Inktober 24 – Dizzy

spiral_ArtZone
Image by ArtZone (edited) via pixabay 

He was a big man, my father, larger than life it seemed to me. He crawled into my blanket forts, built me a tree house and let me sleep in it, and always smiled at my silly jokes.

I think of him chasing me around the house, roaring like a bear or maybe a tiger. I’d scream in fake fear and run until he caught me. Then he’d throw me in the air and swing me around until I was dizzy, the world spinning past in a bright, breathless whirl of colours. I laughed until I could hardly breathe.

They were good days. But in the end nobody is larger than life.

I slide off the bar stool still wearing my black suit and my head spins. I can hardly breathe and I’m dizzy. But it’s not the same.


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audio, blog, Pat Aitcheson writes, poetry

Inktober 23 – Ancient

olive tree sunset_TeeFarm
Image by Teefarm via pixabay.com

listen:

I am that tree

blasted by vengeful lightning
gnarled limbs tortured by gales
weeping garlanded cloud lichen
wrapped in sighing mists
grey with memory.

But when seasons change
my roots sink deeper, kissing bedrock.
Fruitless branches sway and hold fast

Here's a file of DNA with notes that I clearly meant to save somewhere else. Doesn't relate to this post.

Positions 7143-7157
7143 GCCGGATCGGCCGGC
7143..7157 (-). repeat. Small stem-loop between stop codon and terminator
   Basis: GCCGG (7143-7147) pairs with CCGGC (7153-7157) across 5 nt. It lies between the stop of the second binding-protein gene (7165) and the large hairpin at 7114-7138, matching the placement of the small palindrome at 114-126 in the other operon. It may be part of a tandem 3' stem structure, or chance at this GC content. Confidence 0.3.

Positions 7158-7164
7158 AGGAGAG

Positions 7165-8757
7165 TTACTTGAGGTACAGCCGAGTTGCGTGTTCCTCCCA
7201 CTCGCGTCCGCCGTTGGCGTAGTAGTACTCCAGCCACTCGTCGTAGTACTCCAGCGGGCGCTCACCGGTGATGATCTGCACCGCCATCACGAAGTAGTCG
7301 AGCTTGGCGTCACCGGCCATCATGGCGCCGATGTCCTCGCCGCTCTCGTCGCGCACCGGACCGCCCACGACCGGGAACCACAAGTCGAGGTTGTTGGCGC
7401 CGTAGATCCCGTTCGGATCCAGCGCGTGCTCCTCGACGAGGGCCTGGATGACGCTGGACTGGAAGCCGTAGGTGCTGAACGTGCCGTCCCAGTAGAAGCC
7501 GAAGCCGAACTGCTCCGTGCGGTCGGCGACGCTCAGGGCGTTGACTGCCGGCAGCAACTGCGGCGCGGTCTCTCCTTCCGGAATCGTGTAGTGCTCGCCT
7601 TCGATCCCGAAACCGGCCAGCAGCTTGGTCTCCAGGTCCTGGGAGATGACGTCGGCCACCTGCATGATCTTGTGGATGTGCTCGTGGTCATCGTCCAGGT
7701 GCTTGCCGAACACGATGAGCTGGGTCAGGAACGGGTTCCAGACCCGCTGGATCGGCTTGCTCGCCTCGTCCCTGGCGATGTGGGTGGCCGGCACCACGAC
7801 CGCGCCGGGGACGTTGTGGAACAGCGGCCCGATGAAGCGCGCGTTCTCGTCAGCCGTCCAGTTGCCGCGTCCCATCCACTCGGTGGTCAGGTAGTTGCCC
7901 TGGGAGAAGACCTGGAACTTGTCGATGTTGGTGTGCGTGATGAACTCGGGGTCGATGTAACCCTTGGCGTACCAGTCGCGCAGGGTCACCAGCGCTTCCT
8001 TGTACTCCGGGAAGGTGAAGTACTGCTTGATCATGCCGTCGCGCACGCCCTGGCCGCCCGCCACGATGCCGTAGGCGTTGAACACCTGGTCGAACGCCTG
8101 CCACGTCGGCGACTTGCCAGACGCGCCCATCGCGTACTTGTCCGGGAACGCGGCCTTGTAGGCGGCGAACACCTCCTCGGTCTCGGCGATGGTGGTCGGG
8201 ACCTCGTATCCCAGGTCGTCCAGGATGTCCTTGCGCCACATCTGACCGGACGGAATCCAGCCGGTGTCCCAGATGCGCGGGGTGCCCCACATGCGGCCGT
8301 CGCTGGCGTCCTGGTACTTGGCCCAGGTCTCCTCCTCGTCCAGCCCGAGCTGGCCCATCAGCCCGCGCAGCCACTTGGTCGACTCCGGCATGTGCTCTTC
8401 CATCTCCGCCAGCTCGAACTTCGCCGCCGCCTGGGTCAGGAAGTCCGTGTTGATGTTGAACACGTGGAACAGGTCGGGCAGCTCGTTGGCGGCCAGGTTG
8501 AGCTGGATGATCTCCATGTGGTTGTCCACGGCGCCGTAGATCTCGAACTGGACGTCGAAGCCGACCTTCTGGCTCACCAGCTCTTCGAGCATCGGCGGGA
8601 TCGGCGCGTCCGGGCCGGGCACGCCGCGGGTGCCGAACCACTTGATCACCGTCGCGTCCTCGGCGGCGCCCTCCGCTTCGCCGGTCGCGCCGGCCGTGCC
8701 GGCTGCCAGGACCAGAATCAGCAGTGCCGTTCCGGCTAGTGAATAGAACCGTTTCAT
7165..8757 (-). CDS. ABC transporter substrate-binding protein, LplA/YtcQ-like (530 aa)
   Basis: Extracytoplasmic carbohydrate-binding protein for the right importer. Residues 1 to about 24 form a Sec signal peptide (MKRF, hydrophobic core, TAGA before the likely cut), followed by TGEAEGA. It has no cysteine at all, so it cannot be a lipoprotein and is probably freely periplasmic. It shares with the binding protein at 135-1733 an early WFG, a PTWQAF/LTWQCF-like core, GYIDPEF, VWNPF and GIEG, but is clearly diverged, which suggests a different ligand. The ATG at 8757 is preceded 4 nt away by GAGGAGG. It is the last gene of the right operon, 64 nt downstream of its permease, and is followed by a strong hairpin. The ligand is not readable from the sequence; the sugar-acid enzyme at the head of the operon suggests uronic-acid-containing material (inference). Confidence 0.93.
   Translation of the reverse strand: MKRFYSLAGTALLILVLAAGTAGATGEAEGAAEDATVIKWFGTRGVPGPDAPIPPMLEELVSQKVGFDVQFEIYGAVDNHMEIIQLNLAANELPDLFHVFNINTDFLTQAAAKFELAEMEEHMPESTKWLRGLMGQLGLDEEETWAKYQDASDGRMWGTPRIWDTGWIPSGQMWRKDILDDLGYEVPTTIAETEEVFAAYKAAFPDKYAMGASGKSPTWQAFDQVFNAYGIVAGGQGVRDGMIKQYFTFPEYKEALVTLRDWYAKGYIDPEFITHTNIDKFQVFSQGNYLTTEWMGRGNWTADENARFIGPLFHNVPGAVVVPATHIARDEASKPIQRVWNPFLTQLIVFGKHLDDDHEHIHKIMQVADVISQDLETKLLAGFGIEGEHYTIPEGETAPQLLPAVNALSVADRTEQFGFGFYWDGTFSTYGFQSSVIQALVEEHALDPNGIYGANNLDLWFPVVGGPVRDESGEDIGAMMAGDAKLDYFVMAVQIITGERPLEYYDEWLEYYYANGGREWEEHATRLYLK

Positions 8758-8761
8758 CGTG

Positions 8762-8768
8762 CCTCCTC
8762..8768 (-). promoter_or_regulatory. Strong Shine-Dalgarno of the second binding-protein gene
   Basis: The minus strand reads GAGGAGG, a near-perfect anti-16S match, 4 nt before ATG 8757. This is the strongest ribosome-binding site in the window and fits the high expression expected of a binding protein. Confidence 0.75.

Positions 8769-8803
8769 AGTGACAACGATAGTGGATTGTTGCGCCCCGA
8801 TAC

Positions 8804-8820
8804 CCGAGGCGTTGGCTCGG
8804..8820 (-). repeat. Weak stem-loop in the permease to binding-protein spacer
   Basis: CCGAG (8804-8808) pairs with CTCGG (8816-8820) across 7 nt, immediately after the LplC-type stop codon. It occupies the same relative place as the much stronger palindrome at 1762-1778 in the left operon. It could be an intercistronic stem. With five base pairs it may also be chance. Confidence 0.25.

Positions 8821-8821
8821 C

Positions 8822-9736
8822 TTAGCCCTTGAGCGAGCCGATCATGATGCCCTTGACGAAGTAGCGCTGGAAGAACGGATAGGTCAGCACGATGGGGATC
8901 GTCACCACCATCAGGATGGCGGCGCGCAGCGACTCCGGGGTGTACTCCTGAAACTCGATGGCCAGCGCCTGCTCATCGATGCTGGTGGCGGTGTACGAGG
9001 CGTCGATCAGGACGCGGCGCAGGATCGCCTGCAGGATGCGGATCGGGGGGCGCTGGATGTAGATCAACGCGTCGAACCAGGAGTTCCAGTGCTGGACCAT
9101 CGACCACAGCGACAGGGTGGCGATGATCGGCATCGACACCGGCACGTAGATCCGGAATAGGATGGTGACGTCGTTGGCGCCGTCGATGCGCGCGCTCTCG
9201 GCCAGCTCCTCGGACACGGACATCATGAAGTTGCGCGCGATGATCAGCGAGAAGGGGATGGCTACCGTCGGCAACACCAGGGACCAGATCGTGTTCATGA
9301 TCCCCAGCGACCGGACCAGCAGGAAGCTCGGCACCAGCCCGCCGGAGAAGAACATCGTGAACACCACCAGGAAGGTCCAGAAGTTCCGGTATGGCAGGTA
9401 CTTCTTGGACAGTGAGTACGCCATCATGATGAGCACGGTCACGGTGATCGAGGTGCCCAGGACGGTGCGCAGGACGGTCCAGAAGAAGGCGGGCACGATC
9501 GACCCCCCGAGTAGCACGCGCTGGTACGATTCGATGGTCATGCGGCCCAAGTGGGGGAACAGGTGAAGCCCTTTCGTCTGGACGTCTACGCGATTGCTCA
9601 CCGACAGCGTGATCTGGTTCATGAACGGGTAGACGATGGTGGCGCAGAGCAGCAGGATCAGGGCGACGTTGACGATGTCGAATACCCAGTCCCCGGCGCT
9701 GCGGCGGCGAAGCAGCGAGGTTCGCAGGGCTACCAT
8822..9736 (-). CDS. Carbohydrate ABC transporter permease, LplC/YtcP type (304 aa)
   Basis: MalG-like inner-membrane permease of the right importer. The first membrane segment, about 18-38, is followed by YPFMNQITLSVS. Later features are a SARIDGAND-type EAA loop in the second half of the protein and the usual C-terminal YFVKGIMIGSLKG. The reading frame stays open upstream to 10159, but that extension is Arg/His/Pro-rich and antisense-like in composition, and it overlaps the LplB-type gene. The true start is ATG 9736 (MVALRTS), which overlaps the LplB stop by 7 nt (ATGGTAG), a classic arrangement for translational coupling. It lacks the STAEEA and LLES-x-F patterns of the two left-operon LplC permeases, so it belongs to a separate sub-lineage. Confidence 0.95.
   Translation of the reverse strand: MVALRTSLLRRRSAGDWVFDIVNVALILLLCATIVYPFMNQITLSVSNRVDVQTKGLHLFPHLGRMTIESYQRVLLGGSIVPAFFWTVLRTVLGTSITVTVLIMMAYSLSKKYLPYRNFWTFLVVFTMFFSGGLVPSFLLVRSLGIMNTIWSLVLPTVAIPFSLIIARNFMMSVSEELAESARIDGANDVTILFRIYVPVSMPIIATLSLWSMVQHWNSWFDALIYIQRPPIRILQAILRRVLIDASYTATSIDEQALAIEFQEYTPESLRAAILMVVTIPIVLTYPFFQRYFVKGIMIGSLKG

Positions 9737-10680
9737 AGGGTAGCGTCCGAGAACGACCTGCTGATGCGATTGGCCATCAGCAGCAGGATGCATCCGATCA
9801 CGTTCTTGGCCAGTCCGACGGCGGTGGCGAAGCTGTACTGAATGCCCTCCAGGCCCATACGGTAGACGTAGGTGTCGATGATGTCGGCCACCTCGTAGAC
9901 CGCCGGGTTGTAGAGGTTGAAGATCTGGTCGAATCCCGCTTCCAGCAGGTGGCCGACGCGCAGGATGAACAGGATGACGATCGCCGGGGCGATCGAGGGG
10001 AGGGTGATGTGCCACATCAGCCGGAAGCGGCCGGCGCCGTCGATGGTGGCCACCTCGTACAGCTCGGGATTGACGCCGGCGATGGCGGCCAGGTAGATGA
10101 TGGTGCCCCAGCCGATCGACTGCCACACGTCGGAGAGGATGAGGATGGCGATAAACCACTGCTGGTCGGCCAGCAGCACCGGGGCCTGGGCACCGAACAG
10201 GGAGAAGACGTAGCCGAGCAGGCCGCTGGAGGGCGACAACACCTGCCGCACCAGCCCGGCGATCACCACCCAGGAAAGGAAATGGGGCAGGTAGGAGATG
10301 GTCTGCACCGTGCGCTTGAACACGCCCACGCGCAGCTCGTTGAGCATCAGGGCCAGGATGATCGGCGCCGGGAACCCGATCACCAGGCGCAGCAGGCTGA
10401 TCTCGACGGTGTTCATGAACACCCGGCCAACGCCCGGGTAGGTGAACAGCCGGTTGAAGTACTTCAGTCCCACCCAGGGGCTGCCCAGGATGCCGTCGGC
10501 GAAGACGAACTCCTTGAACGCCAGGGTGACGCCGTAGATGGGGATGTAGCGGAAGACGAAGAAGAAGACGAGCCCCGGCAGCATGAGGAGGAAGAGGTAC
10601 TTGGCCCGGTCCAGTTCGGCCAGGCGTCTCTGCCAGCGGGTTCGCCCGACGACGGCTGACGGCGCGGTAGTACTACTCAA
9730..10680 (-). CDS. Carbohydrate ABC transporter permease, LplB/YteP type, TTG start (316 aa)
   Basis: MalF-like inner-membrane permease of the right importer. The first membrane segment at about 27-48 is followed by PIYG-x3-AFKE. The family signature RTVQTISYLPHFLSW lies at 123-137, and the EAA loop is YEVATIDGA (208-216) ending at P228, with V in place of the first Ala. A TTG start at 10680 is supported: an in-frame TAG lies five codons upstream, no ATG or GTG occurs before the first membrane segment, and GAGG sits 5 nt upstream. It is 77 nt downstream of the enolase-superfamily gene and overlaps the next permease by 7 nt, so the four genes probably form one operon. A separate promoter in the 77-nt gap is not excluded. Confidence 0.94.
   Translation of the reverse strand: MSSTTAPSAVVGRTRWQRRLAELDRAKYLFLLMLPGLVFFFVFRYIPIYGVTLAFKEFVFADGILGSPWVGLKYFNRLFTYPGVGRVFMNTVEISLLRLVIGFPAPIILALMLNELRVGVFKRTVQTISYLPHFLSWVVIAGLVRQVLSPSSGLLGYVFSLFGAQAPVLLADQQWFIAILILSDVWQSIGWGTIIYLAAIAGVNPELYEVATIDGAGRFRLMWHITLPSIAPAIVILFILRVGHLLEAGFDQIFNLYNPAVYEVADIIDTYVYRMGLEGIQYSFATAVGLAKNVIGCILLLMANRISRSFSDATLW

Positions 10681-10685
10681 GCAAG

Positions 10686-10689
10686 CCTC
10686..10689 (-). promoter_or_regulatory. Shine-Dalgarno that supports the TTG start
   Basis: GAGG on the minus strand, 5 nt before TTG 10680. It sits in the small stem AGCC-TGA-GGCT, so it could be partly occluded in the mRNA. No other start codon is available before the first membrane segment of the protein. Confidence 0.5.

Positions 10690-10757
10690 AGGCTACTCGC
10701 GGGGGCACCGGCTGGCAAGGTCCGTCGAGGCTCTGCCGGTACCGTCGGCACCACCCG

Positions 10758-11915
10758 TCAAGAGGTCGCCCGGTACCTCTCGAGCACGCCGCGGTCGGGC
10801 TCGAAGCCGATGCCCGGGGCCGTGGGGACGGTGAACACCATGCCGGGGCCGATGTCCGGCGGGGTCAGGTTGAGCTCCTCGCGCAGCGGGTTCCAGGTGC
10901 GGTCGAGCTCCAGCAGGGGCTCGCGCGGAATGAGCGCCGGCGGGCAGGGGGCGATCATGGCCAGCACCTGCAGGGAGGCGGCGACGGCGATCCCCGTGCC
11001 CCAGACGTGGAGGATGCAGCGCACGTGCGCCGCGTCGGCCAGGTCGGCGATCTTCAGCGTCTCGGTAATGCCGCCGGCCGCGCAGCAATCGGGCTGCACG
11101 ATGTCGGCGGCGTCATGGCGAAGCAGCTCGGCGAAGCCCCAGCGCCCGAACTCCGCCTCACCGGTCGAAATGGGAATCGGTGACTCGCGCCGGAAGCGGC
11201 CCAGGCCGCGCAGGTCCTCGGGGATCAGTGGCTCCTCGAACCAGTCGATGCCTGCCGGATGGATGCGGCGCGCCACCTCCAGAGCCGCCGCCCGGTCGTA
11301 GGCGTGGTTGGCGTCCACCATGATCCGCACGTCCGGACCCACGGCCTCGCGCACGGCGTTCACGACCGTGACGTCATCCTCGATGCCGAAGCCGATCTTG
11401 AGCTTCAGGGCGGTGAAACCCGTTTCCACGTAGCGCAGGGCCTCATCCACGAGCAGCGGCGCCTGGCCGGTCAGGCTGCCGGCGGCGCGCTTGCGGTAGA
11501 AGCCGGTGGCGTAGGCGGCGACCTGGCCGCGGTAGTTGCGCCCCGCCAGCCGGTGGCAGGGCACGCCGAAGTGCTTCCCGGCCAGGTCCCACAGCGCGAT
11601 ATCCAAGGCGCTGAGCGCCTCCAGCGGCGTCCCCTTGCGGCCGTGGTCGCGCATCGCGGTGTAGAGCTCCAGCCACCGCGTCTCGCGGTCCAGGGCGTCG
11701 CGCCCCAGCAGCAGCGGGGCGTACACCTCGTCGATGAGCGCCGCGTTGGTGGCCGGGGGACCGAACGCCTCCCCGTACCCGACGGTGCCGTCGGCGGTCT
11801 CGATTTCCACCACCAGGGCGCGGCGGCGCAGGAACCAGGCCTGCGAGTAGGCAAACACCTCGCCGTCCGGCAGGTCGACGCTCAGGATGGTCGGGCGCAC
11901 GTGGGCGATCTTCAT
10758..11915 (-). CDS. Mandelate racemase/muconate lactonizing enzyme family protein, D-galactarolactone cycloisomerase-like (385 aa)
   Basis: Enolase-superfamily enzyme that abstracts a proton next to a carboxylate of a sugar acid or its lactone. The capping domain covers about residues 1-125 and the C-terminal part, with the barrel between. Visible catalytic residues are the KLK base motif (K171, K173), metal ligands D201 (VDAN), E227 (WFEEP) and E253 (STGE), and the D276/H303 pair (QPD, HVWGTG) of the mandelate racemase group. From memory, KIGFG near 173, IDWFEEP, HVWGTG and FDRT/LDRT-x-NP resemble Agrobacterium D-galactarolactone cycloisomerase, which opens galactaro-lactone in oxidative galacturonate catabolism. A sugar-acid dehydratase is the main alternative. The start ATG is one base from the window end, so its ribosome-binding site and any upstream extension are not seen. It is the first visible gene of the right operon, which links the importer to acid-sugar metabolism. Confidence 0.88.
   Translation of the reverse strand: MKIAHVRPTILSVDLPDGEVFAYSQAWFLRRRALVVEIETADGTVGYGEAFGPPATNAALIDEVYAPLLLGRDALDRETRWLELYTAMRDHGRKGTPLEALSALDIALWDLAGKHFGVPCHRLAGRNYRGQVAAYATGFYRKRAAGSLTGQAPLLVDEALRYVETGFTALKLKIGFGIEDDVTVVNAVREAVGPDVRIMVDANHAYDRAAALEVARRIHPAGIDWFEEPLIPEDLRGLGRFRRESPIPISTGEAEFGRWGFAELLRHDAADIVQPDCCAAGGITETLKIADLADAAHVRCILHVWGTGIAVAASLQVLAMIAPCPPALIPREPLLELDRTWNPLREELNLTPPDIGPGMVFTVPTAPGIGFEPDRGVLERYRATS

remember ripened glories.
Sculpted by time’s angry knife
blooming green defiance

I endure.


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audio, blog, Pat Aitcheson writes, short story

Inktober 22 – Ghost

washington-dc_David Mark
Image by David Mark via pixabay

listen:

I walked down a street that seemed much bigger in my memory. Where were the dangers our mothers warned us about? It was a perfectly ordinary row of houses. Small front gardens were tucked behind hedges in every stage of growth from tight restriction to careless abandon.

I stopped outside the wildest hedge of all, overgrown and formless. Branches glossy with recent rain reached damp fingers towards me. A faint scent of unseen roses blew past. The pale green front door was peeling and the windows were blank. Still, your voice drifted down to me.

“You’re early!”

“You’re late.” I tapped my watch in mock anger but my lips betrayed me. “As usual.”

“Sorry, wait for me.” You flashed that unforgettably brilliant smile, and vanished.

Alone again, I turned my collar up against light but persistent drizzle. Suddenly colder, I wished past and present would unite into the future you promised before we slipped through each other’s fingers, and were lost.

Wait for me.

That’s what you always said. And I did.

I came back, but all I found were ghosts whispering in the wind.


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audio, blog, Pat Aitcheson writes, short story

Inktober 21 – Treasure

rose-treasure chest_Pezibear
Image by Pezibear via pixabay

listen:

“Are we in the right place?”

“Yes, definitely.”

“Am I getting close yet?”

“Go a little further north… and you’re nearly there.”

“How about…here?”

Her back arched. “Oh yes,” she sighed. “You found the spot.”


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audio, blog, Pat Aitcheson writes, short story

Inktober 20 – Tread

hide_Sandra Karuna
Image by Sandra Karuna via pixabay

listen:

I can hear them downstairs, but I don’t think they’ll find me.